(2) Love, the greatest of the three, manifests itself in labor. The word is a strong one; "toil," perhaps, is a better rendering. Toil is not painful when it is prompted by love. True Christian love must lead the believer to toil for the gospel's sake, for the souls and bodies of those whom Jesus loved. The abundance of the Christian's labors is the measure of his love. "I labored more abundantly than they all" (says St. Paul, 1 Corinthians 15:10): "yet not I, but the grace of God which was with me."
(3) Hope. The object of the Christian's hope is the Savior - our "Lord Jesus Christ, which is our Hope." We hope for him - for his gracious presence revealed in fuller measure now, for the blissful vision of his glorious beauty hereafter. That hope is patient. The husbandman waiteth for the precious fruit of the earth; the Christian waits patiently for Christ. It works patience in the soul. He can endure the troubles of life who is blessed with the lively hope of the inheritance reserved in heaven. The Thessalonians showed in their lives the presence of this lively hope. All this the apostle remembered without ceasing before God in his prayers and meditations.
3. His confidence in God's election; Himself "a vessel of election" (Acts 9:15), he felt sure that the same gracious choice had rested on the Thessalonian Christians. God had "chosen them to salvation," he tells them in the Second Epistle. St. Paul loves to dwell on the great truth of God's election.
4. The evidence of that election. St. Paul finds it:
(1) In the lives of the Thessalonians. Archbishop Leighton beautifully says, "If men can read the characters of God's image in their own souls, these are the counterpart of the golden characters of his love in which their names are written in the book of life. He that loves God may be sure that he was first loved of God; and he that chooses God for his delight and portion may conclude confidently that God hath chosen him to be one of those that shall enjoy him and be happy in him for ever; for that our love of him is but the return and repercussion of the beams of his love shining upon us." The Thessalonians received the Word; they showed the martyr spirit; they were content to suffer as Christians for the gospel's sake. They had joy amid tears - that holy joy which the presence of the blessed Spirit can give even in the midst of afflictions. They were learning in their own experience the meaning of that seeming contradiction, "Sorrowful, yet always rejoicing." They imitated the holy life of St. Paul, the holiest life of the Lord Jesus Christ. By this patient continuance in well-doing they were making their calling and election sure.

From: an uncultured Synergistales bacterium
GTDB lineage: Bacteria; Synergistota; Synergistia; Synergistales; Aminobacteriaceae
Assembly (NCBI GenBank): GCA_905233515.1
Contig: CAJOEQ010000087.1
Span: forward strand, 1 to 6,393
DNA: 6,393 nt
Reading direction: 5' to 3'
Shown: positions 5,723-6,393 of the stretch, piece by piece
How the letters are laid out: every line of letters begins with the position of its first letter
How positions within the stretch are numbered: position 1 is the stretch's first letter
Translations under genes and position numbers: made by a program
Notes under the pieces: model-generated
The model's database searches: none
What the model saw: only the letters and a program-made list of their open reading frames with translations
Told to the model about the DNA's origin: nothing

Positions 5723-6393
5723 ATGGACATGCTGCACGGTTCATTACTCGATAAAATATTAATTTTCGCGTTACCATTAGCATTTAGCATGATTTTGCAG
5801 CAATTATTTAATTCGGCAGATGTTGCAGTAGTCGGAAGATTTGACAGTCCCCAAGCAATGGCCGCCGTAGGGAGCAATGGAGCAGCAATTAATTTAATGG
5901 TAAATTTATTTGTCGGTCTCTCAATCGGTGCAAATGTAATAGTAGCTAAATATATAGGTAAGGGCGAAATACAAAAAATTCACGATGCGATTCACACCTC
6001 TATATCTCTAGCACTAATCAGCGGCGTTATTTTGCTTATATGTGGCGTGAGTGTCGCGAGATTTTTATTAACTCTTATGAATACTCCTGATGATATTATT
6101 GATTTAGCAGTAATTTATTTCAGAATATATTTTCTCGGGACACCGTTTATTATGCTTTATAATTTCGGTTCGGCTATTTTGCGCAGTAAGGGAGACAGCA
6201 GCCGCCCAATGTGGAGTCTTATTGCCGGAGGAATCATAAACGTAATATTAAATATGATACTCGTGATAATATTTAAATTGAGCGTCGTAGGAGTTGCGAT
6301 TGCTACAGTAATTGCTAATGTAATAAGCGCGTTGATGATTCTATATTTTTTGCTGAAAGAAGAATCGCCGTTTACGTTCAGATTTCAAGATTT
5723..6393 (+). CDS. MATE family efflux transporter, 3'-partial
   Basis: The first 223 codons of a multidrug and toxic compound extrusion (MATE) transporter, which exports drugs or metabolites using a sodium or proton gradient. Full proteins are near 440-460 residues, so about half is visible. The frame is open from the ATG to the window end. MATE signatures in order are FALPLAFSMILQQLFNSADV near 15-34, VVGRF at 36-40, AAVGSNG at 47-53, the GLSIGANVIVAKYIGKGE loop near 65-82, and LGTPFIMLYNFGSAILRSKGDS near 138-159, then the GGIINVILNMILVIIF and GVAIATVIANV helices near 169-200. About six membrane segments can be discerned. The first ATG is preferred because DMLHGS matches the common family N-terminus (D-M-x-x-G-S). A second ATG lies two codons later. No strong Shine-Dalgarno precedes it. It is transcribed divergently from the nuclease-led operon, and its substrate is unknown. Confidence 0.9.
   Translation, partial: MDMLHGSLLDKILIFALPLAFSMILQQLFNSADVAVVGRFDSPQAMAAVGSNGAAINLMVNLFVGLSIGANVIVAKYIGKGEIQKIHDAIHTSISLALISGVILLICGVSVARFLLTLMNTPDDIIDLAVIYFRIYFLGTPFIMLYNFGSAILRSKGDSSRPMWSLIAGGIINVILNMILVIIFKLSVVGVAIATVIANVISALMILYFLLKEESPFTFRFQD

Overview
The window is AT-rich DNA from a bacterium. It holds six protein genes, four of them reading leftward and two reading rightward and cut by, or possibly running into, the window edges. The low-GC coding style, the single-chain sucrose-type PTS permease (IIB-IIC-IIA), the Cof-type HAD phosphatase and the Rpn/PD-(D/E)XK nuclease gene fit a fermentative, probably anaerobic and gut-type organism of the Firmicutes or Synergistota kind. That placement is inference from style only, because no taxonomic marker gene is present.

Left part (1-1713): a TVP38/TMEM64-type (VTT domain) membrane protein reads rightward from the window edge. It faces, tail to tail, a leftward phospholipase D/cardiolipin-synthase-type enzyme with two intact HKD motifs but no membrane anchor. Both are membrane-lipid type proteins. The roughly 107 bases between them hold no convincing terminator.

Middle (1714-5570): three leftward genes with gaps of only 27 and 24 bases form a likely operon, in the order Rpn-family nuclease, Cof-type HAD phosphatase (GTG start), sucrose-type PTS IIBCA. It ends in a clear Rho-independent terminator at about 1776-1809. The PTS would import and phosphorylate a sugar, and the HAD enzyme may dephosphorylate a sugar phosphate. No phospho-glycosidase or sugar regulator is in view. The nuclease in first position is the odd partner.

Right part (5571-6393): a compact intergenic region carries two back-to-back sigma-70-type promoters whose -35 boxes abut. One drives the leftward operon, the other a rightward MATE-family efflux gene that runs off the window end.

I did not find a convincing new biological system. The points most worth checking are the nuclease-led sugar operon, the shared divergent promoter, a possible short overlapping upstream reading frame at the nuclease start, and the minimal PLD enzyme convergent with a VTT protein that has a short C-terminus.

(2) In the energy and success of his own preaching among them. He had brought them the gospel, the glad tidings of great joy. He had delivered his message with power, with the strength of deep conviction. The Holy Ghost was with him, teaching him what to speak, filling him with a Divine fervor and enthusiasm. His words were more than mere sounds; they were a message full of intense meaning - a message from God. The Thessalonians had felt the power of his preaching; they were his witnesses. This energy was not his own; it came from God; it proved that God was with him; it was a sure evidence that God was blessing the apostle's work; it was given for the sake of the Thessalonians; it surely meant that God had chosen them to be his own. Learn:
1. To take delight in the spiritual progress, in the, faith, hope, love of our fellow-Christians.
2. To thank God for it.
3. To refer all that seems good in us to God's electing grace.
4. To look for the evidence of that election in holiness of life. - B.C.C.
Parallel VersesKJV: We give thanks to God always for you all, making mention of you in our prayers;